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Essays on “Lord of the flies” by William Golding and “A Doll House” by Henrik Ibsen

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“Lord of the flies” by William Golding

Lord of the Flies In a powerful piece of castaway fiction, William Goldings Lord of the Flies is an allegory of the conflict between civilization and savagery. He argues that mankind is a savage creature and civilization is only a thin skin enforced upon us by society. The theme is introduced very obviously when the plane carrying a group of well-bred English schoolboys crash lands on an island, leaving them deserted and without any adult supervision. Although at least some of them try to adhere to rules of civilization and order, the group quickly degenerates into a very savage tribal organization based on physical strength and brutality.
Within this allegory, the character of Ralph stands for the concept of civilization and the character of Jack to represent the side of savagery. When they regroup on the island, Ralph is elected as the community leader and Jack is established as the lead hunter. Throughout the story, Ralph continues to try to organize the boys for survival and rescue, but he is always stopped by Jacks increasing violence.

Ralph attempts to maintain civilized behavior through the use of the conch shell. It is he and Piggy, the representative of science and reasoning, who find the shell on the beach and use it the first time to call the boys together. After that, it becomes a kind of speaking staff, conferring authority to whoever holds the shell to speak in front of the group. By the time Roger rolls the boulder on top of Piggy and crushes the conch shell, even Ralphs civilized nature has started to slip as they have already killed Simon.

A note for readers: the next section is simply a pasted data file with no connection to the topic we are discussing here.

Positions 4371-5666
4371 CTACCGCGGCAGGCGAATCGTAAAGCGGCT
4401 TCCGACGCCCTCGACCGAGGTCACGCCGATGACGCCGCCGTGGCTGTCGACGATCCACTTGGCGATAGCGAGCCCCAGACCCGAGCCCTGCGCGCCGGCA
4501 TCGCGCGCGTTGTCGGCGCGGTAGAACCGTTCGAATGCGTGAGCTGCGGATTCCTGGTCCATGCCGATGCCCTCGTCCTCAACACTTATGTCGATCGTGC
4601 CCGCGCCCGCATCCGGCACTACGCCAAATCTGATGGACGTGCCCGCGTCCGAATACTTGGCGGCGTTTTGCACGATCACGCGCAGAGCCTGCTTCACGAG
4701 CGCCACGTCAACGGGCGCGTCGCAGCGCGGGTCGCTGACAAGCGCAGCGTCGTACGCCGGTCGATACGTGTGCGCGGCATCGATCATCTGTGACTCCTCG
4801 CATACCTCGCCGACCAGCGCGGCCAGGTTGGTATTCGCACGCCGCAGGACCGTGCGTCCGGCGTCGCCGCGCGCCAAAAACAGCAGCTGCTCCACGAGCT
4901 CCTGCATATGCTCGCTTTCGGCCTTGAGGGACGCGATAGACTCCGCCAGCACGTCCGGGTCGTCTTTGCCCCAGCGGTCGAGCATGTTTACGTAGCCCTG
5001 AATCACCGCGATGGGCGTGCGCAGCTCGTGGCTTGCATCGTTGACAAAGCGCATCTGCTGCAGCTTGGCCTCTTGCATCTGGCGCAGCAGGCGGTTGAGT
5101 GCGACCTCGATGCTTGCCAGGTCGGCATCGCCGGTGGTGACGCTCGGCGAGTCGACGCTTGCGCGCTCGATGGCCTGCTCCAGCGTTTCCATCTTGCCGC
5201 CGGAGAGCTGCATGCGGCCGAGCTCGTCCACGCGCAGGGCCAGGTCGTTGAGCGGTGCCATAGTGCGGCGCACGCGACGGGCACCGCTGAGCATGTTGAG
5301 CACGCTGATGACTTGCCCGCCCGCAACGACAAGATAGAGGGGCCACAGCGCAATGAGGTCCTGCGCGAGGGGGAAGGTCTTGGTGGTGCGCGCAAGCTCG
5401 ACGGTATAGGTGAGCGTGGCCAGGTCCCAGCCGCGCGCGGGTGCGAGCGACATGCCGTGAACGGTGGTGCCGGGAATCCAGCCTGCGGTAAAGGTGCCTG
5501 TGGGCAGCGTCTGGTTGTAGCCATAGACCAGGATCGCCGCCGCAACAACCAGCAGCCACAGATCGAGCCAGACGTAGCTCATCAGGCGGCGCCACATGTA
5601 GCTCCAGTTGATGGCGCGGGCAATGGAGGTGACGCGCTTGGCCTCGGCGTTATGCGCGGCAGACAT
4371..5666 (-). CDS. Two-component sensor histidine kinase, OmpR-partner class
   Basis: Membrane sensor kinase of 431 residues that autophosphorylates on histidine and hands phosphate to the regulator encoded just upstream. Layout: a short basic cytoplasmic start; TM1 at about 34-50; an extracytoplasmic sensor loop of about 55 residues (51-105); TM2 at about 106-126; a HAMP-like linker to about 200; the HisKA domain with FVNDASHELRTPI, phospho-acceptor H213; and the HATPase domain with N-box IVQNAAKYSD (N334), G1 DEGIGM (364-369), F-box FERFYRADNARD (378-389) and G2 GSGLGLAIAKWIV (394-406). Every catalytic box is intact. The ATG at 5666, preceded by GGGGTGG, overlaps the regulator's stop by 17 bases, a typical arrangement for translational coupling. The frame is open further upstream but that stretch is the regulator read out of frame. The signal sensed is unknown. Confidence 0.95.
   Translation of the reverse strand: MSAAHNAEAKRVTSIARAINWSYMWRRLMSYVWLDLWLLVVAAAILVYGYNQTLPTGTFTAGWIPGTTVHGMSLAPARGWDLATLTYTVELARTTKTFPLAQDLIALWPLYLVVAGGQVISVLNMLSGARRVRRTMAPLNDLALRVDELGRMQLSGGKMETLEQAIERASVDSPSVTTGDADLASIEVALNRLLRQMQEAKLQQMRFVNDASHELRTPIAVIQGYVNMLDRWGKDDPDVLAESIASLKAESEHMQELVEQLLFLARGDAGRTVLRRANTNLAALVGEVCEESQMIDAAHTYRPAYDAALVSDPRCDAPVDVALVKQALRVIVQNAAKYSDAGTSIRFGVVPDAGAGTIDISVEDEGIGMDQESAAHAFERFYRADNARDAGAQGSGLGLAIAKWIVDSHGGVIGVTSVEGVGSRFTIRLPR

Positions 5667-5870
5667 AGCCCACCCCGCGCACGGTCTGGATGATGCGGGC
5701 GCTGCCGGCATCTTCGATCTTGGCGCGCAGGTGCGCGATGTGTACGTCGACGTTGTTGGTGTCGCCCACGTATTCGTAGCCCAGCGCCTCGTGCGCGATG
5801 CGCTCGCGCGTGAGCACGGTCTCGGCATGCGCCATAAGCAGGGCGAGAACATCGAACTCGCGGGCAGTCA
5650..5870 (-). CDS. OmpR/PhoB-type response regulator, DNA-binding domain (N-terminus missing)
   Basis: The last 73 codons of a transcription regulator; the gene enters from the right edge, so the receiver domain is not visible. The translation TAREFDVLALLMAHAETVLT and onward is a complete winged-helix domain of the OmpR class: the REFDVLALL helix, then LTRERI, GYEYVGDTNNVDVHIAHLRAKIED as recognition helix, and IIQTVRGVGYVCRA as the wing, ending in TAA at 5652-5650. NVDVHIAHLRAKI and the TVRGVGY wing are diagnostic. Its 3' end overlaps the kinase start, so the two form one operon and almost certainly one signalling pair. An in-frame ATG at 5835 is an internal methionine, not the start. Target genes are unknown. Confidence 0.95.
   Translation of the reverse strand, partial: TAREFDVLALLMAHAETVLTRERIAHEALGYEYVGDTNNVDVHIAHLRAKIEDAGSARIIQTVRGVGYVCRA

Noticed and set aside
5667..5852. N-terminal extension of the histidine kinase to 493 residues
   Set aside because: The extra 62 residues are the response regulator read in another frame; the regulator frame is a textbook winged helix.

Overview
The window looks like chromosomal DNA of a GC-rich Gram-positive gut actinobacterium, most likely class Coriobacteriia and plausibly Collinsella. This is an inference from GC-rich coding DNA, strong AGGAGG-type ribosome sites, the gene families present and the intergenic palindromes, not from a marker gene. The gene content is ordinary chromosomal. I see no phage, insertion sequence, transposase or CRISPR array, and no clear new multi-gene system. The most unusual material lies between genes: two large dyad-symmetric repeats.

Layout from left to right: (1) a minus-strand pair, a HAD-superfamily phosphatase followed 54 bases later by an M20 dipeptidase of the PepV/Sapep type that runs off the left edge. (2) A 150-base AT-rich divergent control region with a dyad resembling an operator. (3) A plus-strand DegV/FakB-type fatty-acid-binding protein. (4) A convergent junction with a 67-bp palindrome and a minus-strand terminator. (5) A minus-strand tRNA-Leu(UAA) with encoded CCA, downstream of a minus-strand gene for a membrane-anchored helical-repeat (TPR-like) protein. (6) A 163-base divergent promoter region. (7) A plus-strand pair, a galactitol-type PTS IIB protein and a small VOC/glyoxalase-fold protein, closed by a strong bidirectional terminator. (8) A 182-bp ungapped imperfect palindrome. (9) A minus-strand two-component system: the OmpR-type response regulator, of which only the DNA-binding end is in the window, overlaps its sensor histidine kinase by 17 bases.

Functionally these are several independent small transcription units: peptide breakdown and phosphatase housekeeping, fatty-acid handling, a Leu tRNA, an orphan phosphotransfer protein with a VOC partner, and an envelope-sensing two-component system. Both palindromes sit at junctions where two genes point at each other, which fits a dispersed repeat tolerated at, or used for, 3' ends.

Through the character of Ralph and the symbol of the conch shell, Golding graphically and ruthlessly demonstrates his understanding of mankind as essentially a savage animal with a thin cover of civility.

“A Doll House” by Henrik Ibsen

Henrik Ibsen’s realistic play “A Doll’s House” is an early feminist play focusing on the theme of the status of women. Through the character of Nora, Ibsen explores what it means for women to be safely ensconced in the dollhouses their men provide for them.

As he provides a glimpse into the life Nora shares with Helmer, Ibsen reveals how women have been oppressed. In Act 3, she tells her husband, “it’s a great sin what you and papa did to me,” referring to the way in which she has been confined to child-like status by being denied any form of self-reliance.
The subjugation of women in this society is revealed through Nora as well, as her character is defined through the eyes of her husband. In their interactions, Helmer continues to treat Nora as if she were a favorite pet or a disobedient child. His pet names for her are objectifying and characterizing his opinions regarding her personality. He refers to her as a ‘lark’, a ‘little squirrel’ and ‘a little featherhead’ (Act I).

However her husband thinks of her, Nora has a great deal of strength in her. Her final act within the play is to reject the dollhouse shes been given in order to discover what she can make of herself on her own terms, defined by her own boundaries. Helmers inability to appreciate her true skills cause her to seize freedom over security.
In showing how Nora’s character is constantly undervalued and how her perfect little dollhouse has become a trap, Ibsen argues that women need greater freedoms for self-expression and self-realization. As he shows through Nora, women are equally as capable and resourceful as men at managing their own lives.

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